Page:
The city of Marco Island is voicing opposition to the Army Corps Engineers’ approach to its Collier County Coastal Storm Risk Feasibility Study. Leaders said their concerns about the study are less of a priority for the Army Corps than those of other local municipalities involved.
Marco Island City Council member Rich Blonna has been tracking the progress of the study and said the city has been largely left out of consideration by the Army Corps. “It really seemed that Marco Island’s needs were clearly being overshadowed by the needs of Naples and unincorporated Collier County,” he said at an August meeting.
The original feasibility study began in 2018, but ultimately was terminated in October 2021 before the final draft report was released. In August 2022, the Army Corps was approved for $2.97 million in federal funding to restart its study.
Blonna said there are two vital approaches to reducing flood risk to Marco Island residents—beach berm and dune renourishment and structural measures, such as surge barriers and sea gates.
In the 2020 study’s draft impact statement, there was a recommendation not to include Tigertail and Hideaway beaches for beach replenishment. Blonna said the Army Corps’ concern was building up the beaches could lead to more development.
“Hideaway Beach has been developed for 20 years, and the Tigertail Park has been a park for 20 years. So, by eliminating that section of our beach … because you think it’s going to result in developments is crazy,” Blonna said.
Since the Army Corps restarted the study, it has been narrowing down the strongly suggested solutions for combating flooding and deterioration of the coast due to sea-level rise and large storms. After considering comments from multiple public charettes, the Army Corps said structural infrastructure solutions, such as sea gates, are no longer being considered.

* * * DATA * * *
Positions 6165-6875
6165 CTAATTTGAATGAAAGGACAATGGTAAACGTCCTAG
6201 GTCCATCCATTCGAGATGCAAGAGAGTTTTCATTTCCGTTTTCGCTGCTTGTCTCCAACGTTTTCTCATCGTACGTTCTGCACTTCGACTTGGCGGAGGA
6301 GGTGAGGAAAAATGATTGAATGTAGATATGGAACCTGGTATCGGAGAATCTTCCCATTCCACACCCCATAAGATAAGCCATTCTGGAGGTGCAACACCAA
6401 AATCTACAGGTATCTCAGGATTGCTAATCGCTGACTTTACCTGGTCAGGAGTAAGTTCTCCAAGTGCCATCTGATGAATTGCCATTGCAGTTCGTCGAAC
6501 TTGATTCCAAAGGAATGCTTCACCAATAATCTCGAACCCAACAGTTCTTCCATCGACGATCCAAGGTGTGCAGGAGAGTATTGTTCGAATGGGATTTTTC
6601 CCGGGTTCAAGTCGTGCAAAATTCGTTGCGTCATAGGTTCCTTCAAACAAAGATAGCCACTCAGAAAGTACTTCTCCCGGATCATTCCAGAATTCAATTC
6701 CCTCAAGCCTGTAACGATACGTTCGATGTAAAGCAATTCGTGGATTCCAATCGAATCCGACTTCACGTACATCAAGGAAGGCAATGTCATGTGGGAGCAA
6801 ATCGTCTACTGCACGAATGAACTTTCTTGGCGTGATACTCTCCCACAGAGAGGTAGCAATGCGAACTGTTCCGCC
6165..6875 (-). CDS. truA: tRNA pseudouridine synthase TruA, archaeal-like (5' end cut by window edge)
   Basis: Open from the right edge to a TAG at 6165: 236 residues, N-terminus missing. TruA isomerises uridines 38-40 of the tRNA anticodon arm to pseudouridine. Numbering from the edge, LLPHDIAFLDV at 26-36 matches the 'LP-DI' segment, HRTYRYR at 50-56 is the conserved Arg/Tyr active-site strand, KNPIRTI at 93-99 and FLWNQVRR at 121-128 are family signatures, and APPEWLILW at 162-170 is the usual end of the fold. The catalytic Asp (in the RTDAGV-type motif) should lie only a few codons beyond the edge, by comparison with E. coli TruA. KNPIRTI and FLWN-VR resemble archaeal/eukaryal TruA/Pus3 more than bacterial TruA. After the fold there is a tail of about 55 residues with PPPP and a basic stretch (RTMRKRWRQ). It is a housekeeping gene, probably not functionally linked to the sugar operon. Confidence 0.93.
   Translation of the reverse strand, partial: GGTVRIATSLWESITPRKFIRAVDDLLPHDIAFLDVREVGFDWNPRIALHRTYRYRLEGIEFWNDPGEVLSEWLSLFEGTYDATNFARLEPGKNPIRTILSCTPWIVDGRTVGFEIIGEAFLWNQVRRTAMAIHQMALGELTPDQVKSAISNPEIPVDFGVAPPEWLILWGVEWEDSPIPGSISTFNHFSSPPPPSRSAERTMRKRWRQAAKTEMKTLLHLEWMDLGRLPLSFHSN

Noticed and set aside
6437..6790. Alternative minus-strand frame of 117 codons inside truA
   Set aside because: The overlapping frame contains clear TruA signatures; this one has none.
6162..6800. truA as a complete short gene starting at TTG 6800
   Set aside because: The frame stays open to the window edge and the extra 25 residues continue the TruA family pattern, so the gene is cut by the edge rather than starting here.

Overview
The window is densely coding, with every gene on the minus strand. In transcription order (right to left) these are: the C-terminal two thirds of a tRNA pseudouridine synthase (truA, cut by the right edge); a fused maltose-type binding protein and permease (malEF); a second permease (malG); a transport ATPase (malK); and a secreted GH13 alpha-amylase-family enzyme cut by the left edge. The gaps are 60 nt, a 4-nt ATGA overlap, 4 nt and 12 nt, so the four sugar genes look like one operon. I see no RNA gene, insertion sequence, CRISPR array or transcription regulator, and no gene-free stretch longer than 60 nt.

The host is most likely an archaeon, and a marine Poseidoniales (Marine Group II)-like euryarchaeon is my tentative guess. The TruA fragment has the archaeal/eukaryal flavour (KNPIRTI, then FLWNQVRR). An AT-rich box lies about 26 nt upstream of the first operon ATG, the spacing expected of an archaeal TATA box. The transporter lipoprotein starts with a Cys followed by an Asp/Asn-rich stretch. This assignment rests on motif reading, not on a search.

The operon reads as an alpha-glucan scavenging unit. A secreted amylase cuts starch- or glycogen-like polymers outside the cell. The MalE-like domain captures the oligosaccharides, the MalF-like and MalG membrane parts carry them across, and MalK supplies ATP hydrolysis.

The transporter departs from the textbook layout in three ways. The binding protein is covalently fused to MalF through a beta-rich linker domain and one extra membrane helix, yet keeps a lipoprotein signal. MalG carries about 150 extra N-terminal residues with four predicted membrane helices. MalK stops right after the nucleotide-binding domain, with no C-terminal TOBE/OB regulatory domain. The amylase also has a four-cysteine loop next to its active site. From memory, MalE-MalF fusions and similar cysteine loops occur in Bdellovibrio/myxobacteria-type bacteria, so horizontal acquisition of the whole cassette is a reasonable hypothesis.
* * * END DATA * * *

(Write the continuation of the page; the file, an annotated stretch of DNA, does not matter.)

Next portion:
Having sea gates at the two entrances of Caxambas Park on Marco Island is something Blonna thinks could deter the majority of the island’s flood risk. Blonna, who attended a public charette in addition to the first Collier County Coastal Storm Risk Management Advisory Committee meeting in July, said the requests of Marco Island continue to be ignored.
“My complaint with the Army Corps is they don’t even want to give us an estimate or any idea of what [sea gates] would look like or how much it would cost,” Blonna said.
At the Aug. 7 Council meeting, Blonna requested a letter of dissatisfaction with the Army Corps’ direction of the study be sent to political leaders on the local, state and federal levels. The first draft of the letter was discussed Aug. 21, but Council directed staff that it was not aggressive enough in addressing their concerns.
“It’s just insulting that all this money is going to be either taken from people or created out of nothing and then taken out of the value of what they have, and a huge chunk of it’s going to coastal Collier County, and then they just disregard Marco Island,” council member Jared Grifoni said. “What is the justification? Frankly, it’s outrageous.”
The updated letter voices two main concerns with the ongoing study and makes it clear Marco Island leaders believe their requests have been dismissed from consideration.
“This letter serves to formally notify you that the city of Marco Island strongly objects to the current approach and direction of the USACE feasibility study. Specifically, we object to removing full beach berm and dune renourishment, and other possible natural measures from the feasibility study as they relate to the city of Marco Island. We ask that as this study continues, you will reexamine and include these or other potential courses of action affecting Marco Island,” states part of the updated letter.
On Sept. 5, the Council will discuss the second draft of a letter to send to legislators.